In contrast, Republicans have said the House has passed dozens of jobs bills, which they generally define as bills that remove federal regulation to make it easier for companies to do business and expand. (my emphasis)

Educating and Training for Adults Largely Ignored in 2013 State of the Union Address

Last night I was reviewing the President’s 2013 State of the Union address alongside my my notes on last year’s address. The thing I remember most strongly about last year’s speech was the President’s reference to a “maze of confusing training programs” which, at the time, (tweeting on behalf of D.C. LEARNs), I thought might be interpreted as a vague endorsement of the proposal then being floated by House Republicans to consolidate Workforce Investment Act (WIA) job training programs:

2012 SOTU Tweet

Sure enough, when House Republicans released their WIA reauthorization bill last spring, (H.R. 4297, the Workforce Investment Improvement Act of 2012), they used this quote in their fact sheet. In retrospect, I think the quote was taken entirely out of context (it seems clear when you read the President’s entire speech that he was talking about consolidating information about federal job training programs, not the programs themselves) but the House Committee on Education and the Workforce used the President’s words time and time again throughout the spring to support their arguments.

But hey, at least the President talked about job training and adult skills last year. Jobs were, in fact, explicitly linked to a proposal to support more job training. The President said that he had been hearing from business leaders “who want to hire in the United States but can’t find workers with the right skills.”  He then issued this call to action:

Join me in a national commitment to train 2 million Americans with skills that will lead directly to a job. My administration has already lined up more companies that want to help.  Model partnerships between businesses like Siemens and community colleges in places like Charlotte, and Orlando, and Louisville are up and running.  Now you need to give more community colleges the resources they need to become community career centers -– places that teach people skills that businesses are looking for right now, from data management to high-tech manufacturing. (my emphasis)

And I want to cut through the maze of confusing training programs, so that from now on, people like Jackie have one program, one website, and one place to go for all the information and help that they need.  It is time to turn our unemployment system into a reemployment system that puts people to work.

But on Tuesday night the President barely mentioned adult skills. And when he did, it was to introduce other education proposals:

These initiatives in manufacturing, energy, infrastructure, and housing will help entrepreneurs and small business owners expand and create new jobs. But none of it will matter unless we also equip our citizens with the skills and training to fill those jobs. And that has to start at the earliest possible age.

Study after study shows that the sooner a child begins learning, the better he or she does down the road. But today, fewer than 3 in 10 four year-olds are enrolled in a high-quality preschool program. Most middle-class parents can’t afford a few hundred bucks a week for private preschool. And for poor kids who need help the most, this lack of access to preschool education can shadow them for the rest of their lives.

Tonight, I propose working with states to make high-quality preschool available to every child in America. Every dollar we invest in high-quality early education can save more than seven dollars later on – by boosting graduation rates, reducing teen pregnancy, even reducing violent crime. In states that make it a priority to educate our youngest children, like Georgia or Oklahoma, studies show students grow up more likely to read and do math at grade level, graduate high school, hold a job, and form more stable families of their own. So let’s do what works, and make sure none of our children start the race of life already behind. Let’s give our kids that chance.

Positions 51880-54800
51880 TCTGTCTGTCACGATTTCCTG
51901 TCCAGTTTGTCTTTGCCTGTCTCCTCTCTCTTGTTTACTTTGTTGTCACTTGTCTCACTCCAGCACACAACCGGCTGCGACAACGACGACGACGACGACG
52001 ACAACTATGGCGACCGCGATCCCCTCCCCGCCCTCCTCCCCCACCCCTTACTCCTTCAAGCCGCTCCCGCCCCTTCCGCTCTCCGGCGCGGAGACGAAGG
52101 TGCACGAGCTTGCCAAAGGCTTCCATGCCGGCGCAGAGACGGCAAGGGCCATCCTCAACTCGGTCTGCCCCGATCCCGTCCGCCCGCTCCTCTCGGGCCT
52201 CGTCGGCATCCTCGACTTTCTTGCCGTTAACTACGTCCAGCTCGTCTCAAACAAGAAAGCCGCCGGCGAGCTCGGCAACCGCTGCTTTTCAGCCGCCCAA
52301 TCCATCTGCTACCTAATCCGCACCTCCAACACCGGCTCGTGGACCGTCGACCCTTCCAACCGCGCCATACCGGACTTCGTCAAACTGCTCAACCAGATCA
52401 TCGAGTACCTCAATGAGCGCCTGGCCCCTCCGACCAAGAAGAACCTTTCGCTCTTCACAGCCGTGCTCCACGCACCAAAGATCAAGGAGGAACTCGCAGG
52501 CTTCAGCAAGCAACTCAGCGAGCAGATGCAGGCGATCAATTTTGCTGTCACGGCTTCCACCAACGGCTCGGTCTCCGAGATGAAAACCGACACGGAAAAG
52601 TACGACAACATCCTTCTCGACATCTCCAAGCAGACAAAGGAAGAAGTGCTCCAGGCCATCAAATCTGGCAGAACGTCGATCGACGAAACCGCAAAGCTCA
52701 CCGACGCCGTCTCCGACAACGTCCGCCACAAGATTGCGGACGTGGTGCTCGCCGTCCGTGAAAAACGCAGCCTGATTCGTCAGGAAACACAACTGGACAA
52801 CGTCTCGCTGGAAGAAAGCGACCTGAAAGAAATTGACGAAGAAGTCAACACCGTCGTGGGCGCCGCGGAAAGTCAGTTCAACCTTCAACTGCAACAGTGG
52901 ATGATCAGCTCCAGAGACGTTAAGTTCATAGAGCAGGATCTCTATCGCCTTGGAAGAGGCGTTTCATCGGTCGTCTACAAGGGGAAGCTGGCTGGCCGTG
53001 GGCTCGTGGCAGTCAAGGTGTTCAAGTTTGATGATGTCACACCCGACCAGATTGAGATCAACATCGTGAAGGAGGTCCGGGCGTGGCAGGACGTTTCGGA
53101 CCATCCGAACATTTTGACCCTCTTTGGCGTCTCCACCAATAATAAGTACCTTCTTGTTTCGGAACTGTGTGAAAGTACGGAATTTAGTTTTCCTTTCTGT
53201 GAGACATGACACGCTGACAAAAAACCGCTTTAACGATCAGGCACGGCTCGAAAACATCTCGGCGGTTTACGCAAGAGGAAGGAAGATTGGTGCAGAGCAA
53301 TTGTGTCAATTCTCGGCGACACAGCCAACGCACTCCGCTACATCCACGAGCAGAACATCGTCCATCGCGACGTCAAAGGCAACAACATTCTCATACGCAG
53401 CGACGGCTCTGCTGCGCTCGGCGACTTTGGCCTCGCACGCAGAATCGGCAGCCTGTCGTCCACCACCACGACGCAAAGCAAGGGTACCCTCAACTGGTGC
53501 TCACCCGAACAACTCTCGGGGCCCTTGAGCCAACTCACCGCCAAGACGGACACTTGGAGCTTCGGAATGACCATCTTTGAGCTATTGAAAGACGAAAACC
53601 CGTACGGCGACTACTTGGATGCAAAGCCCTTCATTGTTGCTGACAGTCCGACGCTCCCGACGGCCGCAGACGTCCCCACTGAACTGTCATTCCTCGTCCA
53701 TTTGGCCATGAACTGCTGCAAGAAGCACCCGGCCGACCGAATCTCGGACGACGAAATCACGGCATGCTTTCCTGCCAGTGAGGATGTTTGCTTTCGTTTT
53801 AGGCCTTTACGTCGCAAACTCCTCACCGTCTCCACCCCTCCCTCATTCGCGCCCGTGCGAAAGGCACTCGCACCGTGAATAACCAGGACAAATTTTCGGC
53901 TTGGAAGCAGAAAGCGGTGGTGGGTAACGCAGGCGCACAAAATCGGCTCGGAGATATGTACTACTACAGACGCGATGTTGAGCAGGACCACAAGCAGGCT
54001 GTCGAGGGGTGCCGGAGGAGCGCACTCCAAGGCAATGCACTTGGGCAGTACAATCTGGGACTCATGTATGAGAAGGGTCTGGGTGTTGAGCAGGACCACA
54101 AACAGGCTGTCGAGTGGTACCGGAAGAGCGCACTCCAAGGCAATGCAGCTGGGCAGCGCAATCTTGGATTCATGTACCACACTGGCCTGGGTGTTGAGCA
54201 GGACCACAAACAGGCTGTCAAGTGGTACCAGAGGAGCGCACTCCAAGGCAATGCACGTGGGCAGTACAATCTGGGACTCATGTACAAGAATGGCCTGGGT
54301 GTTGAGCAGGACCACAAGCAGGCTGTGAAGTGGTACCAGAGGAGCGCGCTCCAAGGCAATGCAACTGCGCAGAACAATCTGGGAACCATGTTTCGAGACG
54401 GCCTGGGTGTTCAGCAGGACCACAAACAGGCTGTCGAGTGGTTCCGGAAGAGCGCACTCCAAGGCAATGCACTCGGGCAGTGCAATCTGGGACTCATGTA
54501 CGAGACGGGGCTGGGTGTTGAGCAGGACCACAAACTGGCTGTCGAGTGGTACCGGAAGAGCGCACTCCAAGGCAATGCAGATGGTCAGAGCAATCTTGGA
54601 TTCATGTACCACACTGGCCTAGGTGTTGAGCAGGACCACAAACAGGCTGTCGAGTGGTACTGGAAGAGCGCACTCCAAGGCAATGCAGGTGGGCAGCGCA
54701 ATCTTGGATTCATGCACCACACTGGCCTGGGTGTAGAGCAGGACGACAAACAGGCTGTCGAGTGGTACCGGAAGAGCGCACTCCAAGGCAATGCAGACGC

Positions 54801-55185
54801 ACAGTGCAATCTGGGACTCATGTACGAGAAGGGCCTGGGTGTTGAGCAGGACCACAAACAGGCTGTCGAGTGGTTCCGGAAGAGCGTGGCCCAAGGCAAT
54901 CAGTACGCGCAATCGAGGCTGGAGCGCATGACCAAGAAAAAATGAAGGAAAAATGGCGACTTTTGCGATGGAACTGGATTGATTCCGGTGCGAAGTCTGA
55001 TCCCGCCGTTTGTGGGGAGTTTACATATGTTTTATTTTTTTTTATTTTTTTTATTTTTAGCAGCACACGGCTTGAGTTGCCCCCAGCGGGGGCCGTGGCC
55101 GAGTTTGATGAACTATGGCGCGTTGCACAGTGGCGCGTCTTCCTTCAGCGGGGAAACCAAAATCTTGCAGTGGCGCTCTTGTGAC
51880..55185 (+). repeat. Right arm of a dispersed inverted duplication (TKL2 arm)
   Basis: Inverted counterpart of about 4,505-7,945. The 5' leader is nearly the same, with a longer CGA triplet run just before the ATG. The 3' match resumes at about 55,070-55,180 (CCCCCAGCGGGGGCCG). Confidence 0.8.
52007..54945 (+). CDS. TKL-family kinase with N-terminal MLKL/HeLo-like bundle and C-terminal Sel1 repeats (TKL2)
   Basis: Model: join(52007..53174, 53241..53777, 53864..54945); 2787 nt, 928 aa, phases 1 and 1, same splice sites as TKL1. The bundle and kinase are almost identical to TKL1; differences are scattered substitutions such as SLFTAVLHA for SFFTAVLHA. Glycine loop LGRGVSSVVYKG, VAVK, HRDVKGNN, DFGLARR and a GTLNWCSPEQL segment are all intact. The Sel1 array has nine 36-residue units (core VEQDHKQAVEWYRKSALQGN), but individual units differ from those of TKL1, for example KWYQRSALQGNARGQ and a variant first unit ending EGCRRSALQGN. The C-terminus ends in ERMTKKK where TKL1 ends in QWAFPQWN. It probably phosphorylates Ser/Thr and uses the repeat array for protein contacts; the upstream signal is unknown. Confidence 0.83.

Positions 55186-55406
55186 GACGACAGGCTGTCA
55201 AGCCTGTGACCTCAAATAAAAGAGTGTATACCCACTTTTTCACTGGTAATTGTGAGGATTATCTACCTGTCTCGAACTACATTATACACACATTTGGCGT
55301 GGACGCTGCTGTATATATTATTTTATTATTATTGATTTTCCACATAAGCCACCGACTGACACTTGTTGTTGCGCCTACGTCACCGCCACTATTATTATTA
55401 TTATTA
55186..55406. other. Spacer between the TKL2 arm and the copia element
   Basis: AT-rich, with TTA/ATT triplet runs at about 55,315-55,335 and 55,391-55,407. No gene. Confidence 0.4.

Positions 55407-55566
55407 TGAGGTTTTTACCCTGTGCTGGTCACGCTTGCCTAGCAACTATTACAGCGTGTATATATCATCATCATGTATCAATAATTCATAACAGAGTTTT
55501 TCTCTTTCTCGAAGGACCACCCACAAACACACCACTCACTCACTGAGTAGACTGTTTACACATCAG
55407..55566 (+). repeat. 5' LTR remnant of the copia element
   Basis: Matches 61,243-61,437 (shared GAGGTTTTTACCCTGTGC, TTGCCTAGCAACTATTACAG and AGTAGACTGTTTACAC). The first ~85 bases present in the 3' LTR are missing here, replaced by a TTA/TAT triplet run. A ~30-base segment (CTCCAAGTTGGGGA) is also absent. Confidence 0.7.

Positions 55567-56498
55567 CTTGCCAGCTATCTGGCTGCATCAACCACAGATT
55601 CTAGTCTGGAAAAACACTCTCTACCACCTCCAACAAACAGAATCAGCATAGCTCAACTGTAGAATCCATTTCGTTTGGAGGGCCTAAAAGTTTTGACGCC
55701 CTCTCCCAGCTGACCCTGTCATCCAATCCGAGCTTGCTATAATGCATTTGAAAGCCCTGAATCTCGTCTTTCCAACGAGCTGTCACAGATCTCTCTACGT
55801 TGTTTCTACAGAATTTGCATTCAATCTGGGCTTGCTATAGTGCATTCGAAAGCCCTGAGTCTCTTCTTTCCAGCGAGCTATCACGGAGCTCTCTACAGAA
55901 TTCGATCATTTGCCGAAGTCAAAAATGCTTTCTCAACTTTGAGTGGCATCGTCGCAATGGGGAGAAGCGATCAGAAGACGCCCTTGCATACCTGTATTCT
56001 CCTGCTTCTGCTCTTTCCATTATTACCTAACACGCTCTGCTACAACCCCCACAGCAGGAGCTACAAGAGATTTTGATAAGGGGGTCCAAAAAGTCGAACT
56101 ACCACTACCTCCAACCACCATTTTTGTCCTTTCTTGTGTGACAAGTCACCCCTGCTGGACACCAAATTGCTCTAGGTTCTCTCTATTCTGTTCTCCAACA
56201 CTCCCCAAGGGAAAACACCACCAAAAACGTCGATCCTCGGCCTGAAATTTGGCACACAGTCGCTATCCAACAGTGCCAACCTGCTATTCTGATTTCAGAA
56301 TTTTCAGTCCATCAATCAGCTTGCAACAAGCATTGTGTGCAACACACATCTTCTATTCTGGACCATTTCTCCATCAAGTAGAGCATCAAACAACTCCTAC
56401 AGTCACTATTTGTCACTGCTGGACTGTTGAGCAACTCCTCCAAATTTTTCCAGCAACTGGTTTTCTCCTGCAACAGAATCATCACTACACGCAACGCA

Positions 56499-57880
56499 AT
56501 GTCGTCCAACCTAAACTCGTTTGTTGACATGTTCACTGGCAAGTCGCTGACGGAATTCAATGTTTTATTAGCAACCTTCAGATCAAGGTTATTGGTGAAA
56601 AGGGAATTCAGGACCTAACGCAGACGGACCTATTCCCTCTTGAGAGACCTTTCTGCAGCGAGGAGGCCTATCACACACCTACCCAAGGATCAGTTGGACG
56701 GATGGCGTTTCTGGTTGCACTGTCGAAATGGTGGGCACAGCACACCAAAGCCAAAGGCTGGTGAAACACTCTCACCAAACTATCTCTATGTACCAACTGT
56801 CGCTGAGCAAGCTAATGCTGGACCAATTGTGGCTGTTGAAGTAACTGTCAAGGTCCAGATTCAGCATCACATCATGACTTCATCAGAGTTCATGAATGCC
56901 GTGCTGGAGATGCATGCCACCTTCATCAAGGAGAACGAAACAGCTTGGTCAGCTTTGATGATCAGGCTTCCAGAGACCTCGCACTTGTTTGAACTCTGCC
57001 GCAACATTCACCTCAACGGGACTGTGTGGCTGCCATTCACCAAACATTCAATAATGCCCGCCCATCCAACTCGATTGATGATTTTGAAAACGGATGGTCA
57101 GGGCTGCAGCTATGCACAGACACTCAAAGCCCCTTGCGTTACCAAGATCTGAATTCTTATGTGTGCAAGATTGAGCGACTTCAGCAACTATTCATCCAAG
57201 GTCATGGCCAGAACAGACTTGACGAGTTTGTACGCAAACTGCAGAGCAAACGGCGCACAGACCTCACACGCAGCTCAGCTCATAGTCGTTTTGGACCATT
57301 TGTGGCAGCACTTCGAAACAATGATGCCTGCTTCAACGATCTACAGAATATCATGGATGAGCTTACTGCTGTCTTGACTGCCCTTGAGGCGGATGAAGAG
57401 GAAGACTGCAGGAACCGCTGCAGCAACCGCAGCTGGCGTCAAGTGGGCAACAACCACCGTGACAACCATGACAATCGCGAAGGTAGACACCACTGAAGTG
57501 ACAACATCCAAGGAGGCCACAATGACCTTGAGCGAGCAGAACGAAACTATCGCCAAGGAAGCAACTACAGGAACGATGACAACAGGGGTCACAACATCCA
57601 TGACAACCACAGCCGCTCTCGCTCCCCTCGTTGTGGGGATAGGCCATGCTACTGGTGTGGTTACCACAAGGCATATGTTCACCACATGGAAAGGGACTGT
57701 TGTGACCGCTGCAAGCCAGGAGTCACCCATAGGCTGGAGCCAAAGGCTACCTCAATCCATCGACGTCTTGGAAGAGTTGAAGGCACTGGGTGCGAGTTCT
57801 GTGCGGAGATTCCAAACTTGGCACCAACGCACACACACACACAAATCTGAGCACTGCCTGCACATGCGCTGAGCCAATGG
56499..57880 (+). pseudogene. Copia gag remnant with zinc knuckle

Let’s also make sure that a high school diploma puts our kids on a path to a good job. Right now, countries like Germany focus on graduating their high school students with the equivalent of a technical degree from one of our community colleges, so that they’re ready for a job. At schools like P-Tech in Brooklyn, a collaboration between New York Public Schools, the City University of New York, and IBM, students will graduate with a high school diploma and an associate degree in computers or engineering.

In 2012, preparing Americans for unfilled jobs required job training and community colleges and partnerships with businesses to retrain workers for new jobs. Last night, by contrast, when the President said that we must “equip our citizens with the skills and training to fill [new] jobs,” he immediately pivoted to his preschool proposal, and retraining adults is never mentioned. He then goes on to discuss the need to ensure that high school diplomas “puts our kids on a path to a good job.”

In other words, in 2012, preparing citizens for new jobs was linked to job training for adults; this year, it was linked to preschool and high school education. Adult training or re-training was never actually discussed at all. (It was only mentioned again as a segue into his discussion of immigration reform.)

No one I know in the field of adult education or job training is opposed to the idea of improving high school education or improving access to high-quality pre-school, (although, if we are serious about preparing kids for success in school, our strategy should include efforts to improve the skills of parents/caregivers), but I’ve never understood how improving preschool education is going to help us fill the jobs that are available now.

And it can’t help but make one wonder about the adminstrations’s engagement/commitment to WIA reauthorization. Perhaps after House Republicans appropriated his remarks on job training last year, he decided it was best not to get into the subject again last night. Or maybe it’s just a case of not having the time to hit on every priority, and/or wanting to keep the speech fresh. Hopefully it’s not a sign that adult education and training has slipped a further down the administration’s list of priorities.